SysEleven Stack uses the OpenStack component Keystone for identity and access.
There a different ways to authenticate towards Keystone. Upon successful authentication, the identity service provides the user with an authorization token used for subsequent service requests.
A common way for an user or service to authenticate towards Keystone is by using username and password. For an example, have a look at the API access tutorial.
Users can change their password either using the OpenStack CLI command
openstack user password set, or via the OpenStack dashboard.
If you forgot your password, please contact the Cloud-Support at email@example.com.
When you authenticate using a token, it is not necessary anymore to provide username and password. Tokens are valid for only 24 hours.
The OpenStack CLI allows you to create tokens with the command
openstack token issue. It can also be manually revoked using
openstack token revoke. For more information how to get started with the OpenStack CLI, have a look at the API access tutorial.
Many clients will switch to the token authentication methods with these environment variables in place:
export OS_TOKEN="ab4d1e500c5245e5a166892943118a44" export OS_AUTH_TYPE="token" unset OS_USER_DOMAIN_NAME unset OS_USERNAME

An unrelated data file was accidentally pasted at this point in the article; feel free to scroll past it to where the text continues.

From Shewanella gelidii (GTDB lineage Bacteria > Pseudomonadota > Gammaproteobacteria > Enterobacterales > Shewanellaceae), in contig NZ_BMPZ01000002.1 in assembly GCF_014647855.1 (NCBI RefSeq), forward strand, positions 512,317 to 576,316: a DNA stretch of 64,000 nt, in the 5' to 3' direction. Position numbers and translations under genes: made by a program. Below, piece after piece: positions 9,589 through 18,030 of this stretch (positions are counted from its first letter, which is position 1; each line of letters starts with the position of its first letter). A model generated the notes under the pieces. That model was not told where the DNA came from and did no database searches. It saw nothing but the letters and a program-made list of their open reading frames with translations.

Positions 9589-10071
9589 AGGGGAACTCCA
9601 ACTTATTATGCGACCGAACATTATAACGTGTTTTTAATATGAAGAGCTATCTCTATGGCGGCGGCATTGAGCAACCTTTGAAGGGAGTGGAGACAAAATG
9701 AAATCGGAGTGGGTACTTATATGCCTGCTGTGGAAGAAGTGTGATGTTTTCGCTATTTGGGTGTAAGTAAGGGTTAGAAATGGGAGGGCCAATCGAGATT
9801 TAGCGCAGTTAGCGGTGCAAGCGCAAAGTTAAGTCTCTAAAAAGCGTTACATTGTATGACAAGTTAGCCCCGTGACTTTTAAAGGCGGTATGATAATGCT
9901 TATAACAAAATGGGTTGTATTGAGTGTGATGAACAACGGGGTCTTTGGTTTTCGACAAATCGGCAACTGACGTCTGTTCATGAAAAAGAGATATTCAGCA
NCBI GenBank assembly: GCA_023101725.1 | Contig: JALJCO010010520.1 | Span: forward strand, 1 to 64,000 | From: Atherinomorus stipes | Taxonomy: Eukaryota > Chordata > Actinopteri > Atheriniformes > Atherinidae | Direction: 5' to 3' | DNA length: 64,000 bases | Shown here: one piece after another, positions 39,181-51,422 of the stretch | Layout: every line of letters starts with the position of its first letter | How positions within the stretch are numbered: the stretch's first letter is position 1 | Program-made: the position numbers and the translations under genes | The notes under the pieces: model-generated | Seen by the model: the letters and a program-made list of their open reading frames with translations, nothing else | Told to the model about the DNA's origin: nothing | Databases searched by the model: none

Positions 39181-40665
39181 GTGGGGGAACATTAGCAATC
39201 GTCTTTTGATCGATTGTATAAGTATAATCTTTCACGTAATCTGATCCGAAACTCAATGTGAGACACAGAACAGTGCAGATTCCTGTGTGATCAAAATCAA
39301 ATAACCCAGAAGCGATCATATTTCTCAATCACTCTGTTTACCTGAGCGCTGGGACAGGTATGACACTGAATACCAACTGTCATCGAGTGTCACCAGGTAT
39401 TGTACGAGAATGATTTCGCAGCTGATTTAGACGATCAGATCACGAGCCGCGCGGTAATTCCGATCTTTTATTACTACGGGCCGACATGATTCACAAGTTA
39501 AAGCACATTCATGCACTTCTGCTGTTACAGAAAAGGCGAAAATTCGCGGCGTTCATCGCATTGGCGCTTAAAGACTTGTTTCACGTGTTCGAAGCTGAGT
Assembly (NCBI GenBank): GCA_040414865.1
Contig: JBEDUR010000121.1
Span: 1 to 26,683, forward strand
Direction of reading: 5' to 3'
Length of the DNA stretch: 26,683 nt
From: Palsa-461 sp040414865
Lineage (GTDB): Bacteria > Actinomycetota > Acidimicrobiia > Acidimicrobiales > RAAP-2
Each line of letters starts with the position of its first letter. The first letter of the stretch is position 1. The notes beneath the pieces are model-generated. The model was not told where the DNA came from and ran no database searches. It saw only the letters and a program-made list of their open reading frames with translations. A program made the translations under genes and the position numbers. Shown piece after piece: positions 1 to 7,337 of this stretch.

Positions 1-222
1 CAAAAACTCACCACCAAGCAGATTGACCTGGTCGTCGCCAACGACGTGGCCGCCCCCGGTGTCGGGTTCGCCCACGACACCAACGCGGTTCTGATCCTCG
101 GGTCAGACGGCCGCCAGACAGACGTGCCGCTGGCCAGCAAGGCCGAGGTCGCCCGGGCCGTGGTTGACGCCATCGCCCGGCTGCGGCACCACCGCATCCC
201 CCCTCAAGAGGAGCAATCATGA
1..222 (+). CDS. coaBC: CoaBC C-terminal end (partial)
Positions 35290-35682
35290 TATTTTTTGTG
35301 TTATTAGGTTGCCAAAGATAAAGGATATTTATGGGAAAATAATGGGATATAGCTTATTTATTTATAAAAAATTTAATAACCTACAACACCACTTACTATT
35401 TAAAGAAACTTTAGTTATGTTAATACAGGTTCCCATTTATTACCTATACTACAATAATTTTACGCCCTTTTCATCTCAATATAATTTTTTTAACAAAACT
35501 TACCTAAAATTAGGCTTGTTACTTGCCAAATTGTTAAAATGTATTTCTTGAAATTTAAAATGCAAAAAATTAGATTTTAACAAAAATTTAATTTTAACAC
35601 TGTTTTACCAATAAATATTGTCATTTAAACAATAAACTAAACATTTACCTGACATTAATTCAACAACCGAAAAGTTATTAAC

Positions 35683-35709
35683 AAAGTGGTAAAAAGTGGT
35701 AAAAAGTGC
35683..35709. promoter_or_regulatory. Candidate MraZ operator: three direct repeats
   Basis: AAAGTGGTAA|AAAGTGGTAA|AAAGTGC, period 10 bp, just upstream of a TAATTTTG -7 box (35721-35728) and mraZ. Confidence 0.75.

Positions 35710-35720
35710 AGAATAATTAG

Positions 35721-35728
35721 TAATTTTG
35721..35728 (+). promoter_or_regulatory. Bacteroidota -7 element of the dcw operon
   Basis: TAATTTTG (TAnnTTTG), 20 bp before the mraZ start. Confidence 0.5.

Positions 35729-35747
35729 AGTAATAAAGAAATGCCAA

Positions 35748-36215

Users can create Application Credentials and use them instead of the Password method. This is useful, if you want to configure third party software like Prometheus to query the OpenStack API.
Using Application Credentials it can be avoided to put clear text passwords into the configuration of applications.
Application Credentials always belong to a user, and can inherit some or all roles of their owner.
Using this approach a user can delegate the
operator (for read-write access) or, if desired, only the
viewer role (for read-only access) to an application.
Please refer to the Application Credentials tutorial to learn more about how to use Application Credentials.
On the SysEleven Stack,
users belong to
groups, which can get access to
projects. The access privileges of the user are defined by their
roles in the project.
Typically every customer will have one or more users (for every team member), and one or more projects. Users can have access to all customer projects, or only to a subset of projects if required.
We manage projects, users, groups and roles for you. Please contact the Cloud-Support (firstname.lastname@example.org) if you happen to require changes to your projects, users or groups.
Every cloud resource, like virtual machines, belong to a certain project. It might be good practice to separate unrelated pieces of infrastructure into different projects.
By default, we create one group for read-only access and one group for read-write access for every project. If you have special requirements, please contact the Cloud-Support (email@example.com).
|Role||Access to cloud resources|
|operator||create, read, update, delete|
For users with read-write access, we will assign both the operator and the viewer roles. This allows them to delegate these roles separately when creating Application Credentials.
For access to the S3-compatible object storage, users can create, list and delete ec2 credentials (access key and secret key). They are only valid for the SysEleven S3-compatible object storage (SEOS).
It is only possible to create ec2 credentials with the
operator role, because they allow write access to all S3 buckets within a project by default.
For more information, see the object storage reference guide.